Land Purchase Consolidates Critical Cloud Forest Reserve in Ecuador

Nov 21, 2016

ConservationProtection

Over the past 16 years, Rainforest Trust has helped establish and expand Buenaventura Reserve in southern Ecuador. After 15 land acquisitions, a key property to consolidate the most important cloud forest reserve in southern Ecuador has just been secured.

  • El Oro Parakeet. Photo by Doug Wechsler.

Rainforest Trust recently received notice from partner Fundación Jocotoco that it has purchased the Guzman property to expand Buenaventura Reserve by an additional 469 acres. The reserve, which now totals 6,266 acres, provides habitat for Endangered birds such as El Oro Parakeets and Ecuadorian Tapaculos.

Discovered 36 years ago by Rainforest Trust’s president, Dr. Robert Ridgely, approximately half the global population of El Oro Parakeets reside entirely within Buenaventura Reserve today. Since the reserve was established in 2000, the El Oro Parakeet population has rebounded by 33 percent. The few dozen remaining Ecuadorian Tapaculos, an Endangered bird species that has lost much of its range due to deforestation, depend on the reserve for their survival.

“After 16 years of purchasing private properties to build this amazing gem of a nature reserve, we are delighted to have helped secure a key parcel and conclude this phase of the reserve’s development,” said Rainforest Trust CEO Dr. Paul Salaman.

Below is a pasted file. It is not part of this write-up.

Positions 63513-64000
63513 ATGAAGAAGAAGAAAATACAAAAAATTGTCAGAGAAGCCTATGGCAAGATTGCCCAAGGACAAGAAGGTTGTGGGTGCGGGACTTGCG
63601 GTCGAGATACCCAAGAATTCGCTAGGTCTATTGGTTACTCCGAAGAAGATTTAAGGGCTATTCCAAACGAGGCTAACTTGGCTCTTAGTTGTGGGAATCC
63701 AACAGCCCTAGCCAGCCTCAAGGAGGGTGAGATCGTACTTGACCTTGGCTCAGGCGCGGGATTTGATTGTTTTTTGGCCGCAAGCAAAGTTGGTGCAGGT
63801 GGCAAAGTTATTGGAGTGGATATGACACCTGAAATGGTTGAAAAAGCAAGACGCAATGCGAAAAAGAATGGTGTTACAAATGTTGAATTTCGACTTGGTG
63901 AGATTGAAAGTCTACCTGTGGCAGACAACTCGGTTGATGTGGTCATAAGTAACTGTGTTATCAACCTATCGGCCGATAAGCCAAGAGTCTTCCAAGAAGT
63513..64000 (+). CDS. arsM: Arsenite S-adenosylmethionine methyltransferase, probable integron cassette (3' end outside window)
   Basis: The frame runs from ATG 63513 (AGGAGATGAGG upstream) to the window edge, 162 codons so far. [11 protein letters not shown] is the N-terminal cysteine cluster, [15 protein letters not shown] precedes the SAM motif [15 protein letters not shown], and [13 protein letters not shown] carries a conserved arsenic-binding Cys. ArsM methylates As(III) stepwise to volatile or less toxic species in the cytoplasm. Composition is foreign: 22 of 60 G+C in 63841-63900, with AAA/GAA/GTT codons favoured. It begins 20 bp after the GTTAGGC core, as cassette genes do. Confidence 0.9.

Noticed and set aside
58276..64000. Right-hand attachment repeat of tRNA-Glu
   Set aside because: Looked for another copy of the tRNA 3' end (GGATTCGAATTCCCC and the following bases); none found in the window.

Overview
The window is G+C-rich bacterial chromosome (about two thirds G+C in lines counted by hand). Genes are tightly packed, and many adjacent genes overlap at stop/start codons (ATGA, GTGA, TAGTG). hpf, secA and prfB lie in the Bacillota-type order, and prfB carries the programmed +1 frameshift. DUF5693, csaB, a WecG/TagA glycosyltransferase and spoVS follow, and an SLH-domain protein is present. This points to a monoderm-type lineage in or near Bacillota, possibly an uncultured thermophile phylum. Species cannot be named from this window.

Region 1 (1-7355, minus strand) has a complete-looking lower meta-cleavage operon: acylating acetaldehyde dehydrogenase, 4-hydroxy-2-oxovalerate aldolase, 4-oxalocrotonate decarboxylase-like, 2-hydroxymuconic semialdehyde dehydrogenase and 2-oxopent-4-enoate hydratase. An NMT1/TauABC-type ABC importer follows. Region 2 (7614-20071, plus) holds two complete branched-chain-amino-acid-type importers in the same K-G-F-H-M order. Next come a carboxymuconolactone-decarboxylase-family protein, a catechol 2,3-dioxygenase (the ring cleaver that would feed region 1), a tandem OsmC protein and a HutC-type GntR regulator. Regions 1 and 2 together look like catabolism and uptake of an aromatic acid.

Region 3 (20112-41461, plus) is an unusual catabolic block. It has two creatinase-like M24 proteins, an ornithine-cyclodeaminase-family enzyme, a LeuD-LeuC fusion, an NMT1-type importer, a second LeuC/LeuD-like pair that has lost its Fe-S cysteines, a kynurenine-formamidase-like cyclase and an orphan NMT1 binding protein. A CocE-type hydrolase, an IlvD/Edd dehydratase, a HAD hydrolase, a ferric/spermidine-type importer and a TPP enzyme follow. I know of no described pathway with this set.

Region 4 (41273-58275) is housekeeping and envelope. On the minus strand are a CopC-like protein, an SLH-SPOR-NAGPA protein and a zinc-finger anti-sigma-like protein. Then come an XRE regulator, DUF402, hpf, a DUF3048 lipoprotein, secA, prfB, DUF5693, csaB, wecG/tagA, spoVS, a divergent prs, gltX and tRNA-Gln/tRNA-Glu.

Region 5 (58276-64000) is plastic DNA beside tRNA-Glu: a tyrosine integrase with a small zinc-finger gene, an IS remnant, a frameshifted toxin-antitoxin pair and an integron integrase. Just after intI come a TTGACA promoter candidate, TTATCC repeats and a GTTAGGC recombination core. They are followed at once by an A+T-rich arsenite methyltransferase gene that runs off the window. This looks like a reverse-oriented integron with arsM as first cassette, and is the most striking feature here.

“We are grateful to the many supporters of our land purchase campaign to create a permanent cloud forest safe haven for the Endangered El Oro Parakeet and other spectacular species.”

In addition to the El Oro Parakeet and Ecuadorian Tapaculo, Buenaventura Reserve also protects a stronghold site for the Endangered Gray-backed Hawk. This species is typically found only in pairs but is commonly observed in greater numbers in the reserve. Other threatened birds include the Rufous-headed Chachalaca, Long-wattled Umbrellabird, Red-masked Parakeet and Pacific Royal Flycatcher. More than 330 species of birds have been recorded at Buenaventura, of which 34 are local endemics.

Buenaventura Reserve also provides habitat for 33 amphibian species and 29 reptile species, five of which are globally threatened. A new species of nonvenomous snake (Synophis zaheri) was discovered at the Buenaventura Lodge and described in 2015. The Buenaventura Rainfrog (Pristimantis buenaventura) was described at the reserve this year.

Rainforest Trust thanks all of its supporters that helped support Buenaventura, including March Conservation Fund, Dansk Ornitologisk Forening, Fairledge Fund, Martin Schaefer, Robert and Peg Ridgely, The Moses Feldman Family Foundaiton, Weeden Foundation, Bihua Chen and Jackson Loomis, James and Ellen Strauss, George W. Merck Fund of the New Hampshire Charitable Foundation, J. Milton Harris and Alice Chenault, Emmerson and Sheila Bowes, Sally Davidson, Leo Model Foundation, Roberta Ashkin, Nigel Simpson, Bert Harris, and an anonymous supporter.